So I hope this guide has been of some use as far as what’s actually going on inside of our little boxes of magic. biggrin.gif If you have any questions, objections, or things that should be added, please post them in the thread. Thank you for your time in reading this. applaud.gif


Comments (7)

re-submitted after correcting two spelling errors and adding a bit of hearsay at the end.

Nice article but being a pedant I have to point out a couple of things.

"The advantages of AC power is that it is VASTLY more efficient to send over long distances" that was never true (AC transmission suffers from inductive and capacitive losses plus resistive losses while DC transmission only has resistive loss). Up until recently the transforming of very high voltages and currents used in long distance DC power transmission was prohibitively expensive, but now it makes economic sense for a few very long high power lines. It is still a very expensive option but due to the lower loss it is worth it in these few cases.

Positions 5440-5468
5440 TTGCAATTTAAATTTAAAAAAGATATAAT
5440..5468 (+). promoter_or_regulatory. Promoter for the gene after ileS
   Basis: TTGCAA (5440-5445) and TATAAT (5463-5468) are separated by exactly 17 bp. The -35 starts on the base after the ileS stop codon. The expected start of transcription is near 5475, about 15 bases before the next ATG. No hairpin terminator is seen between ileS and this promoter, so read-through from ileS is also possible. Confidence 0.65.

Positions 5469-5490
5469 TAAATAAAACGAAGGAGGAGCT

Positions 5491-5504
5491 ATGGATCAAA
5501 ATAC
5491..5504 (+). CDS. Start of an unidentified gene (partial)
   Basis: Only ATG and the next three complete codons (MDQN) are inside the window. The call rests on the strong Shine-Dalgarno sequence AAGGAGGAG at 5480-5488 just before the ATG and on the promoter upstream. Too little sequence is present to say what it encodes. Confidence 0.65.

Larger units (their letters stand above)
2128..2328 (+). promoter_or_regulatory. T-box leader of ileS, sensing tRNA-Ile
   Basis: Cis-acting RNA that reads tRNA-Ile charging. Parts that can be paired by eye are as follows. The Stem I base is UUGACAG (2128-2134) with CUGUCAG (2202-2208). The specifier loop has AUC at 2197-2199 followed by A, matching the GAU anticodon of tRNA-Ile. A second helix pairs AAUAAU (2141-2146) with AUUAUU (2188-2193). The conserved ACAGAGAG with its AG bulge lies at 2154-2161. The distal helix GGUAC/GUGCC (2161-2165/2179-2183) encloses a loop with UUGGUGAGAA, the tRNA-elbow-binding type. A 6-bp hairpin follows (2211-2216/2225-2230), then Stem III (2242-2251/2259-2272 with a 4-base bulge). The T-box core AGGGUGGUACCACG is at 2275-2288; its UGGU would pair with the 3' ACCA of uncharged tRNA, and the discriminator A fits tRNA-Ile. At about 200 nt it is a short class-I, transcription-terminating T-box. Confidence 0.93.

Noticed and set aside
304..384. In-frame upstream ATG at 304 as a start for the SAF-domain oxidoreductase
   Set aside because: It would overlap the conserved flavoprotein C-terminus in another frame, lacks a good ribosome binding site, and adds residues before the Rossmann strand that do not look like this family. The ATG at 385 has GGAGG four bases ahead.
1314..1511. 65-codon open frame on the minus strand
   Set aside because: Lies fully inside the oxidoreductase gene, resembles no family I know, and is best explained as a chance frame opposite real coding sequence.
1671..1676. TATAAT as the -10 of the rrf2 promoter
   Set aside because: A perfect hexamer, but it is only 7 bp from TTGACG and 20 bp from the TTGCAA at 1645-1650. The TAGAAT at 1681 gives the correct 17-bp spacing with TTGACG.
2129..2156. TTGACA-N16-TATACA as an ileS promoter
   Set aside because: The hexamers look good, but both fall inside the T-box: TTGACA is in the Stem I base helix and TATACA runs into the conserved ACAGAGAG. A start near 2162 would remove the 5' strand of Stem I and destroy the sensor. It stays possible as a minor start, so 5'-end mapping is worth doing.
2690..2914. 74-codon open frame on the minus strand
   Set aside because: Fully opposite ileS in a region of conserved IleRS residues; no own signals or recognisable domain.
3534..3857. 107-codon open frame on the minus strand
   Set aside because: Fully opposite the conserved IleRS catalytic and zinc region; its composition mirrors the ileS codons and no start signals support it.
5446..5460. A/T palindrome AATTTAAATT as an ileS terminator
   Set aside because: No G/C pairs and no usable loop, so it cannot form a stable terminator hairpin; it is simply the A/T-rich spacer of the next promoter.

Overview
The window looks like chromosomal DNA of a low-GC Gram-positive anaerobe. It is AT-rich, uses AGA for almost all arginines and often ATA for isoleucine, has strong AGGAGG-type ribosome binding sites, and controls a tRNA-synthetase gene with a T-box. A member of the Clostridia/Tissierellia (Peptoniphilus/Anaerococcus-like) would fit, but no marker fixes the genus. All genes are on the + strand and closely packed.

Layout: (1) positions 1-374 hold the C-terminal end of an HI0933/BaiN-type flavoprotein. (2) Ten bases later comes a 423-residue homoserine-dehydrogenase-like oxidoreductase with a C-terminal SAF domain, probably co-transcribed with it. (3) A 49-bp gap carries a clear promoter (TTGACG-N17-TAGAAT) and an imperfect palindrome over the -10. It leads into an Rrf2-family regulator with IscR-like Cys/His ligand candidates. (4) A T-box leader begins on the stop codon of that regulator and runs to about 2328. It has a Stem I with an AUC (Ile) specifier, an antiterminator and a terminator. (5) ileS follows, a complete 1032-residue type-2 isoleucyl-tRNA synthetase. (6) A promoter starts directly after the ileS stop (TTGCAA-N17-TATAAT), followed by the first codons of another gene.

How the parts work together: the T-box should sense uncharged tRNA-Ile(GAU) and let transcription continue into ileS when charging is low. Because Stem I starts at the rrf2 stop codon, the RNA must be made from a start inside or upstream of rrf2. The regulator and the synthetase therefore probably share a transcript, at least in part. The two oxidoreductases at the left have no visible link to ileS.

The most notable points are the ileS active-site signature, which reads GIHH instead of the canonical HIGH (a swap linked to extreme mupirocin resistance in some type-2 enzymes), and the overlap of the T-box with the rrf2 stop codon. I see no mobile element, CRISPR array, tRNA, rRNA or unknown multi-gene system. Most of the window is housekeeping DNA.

"AC is also far more dangerous" despite what T. Edison tried to make us believe this is not true.
In near lethal situations you have a slightly better chance of releasing your grip on a live wire if the current it carries is AC rather than DC (of the same voltage). I suspect the author is using AC as a euphemism for 120V AC. I have been told (just hearsay of couse) that 120V AC is more likely to produce heart fibrillation than 240V AC (the current being double is more likely to clamp the heart than send it into fibrillation, which in the short term is preferable but still lethal if sustained).

Best regards
Informative and interesting.
Great guide, very informative.
Very nice work!
I think it would be better specify that VRM are generally called power phases.
I'm very intrested in this article, waiting for part three!
Coming from a novice, I enjoyed the article. I will reading again and again.
Thanks for your work..
Awesome read, thanks.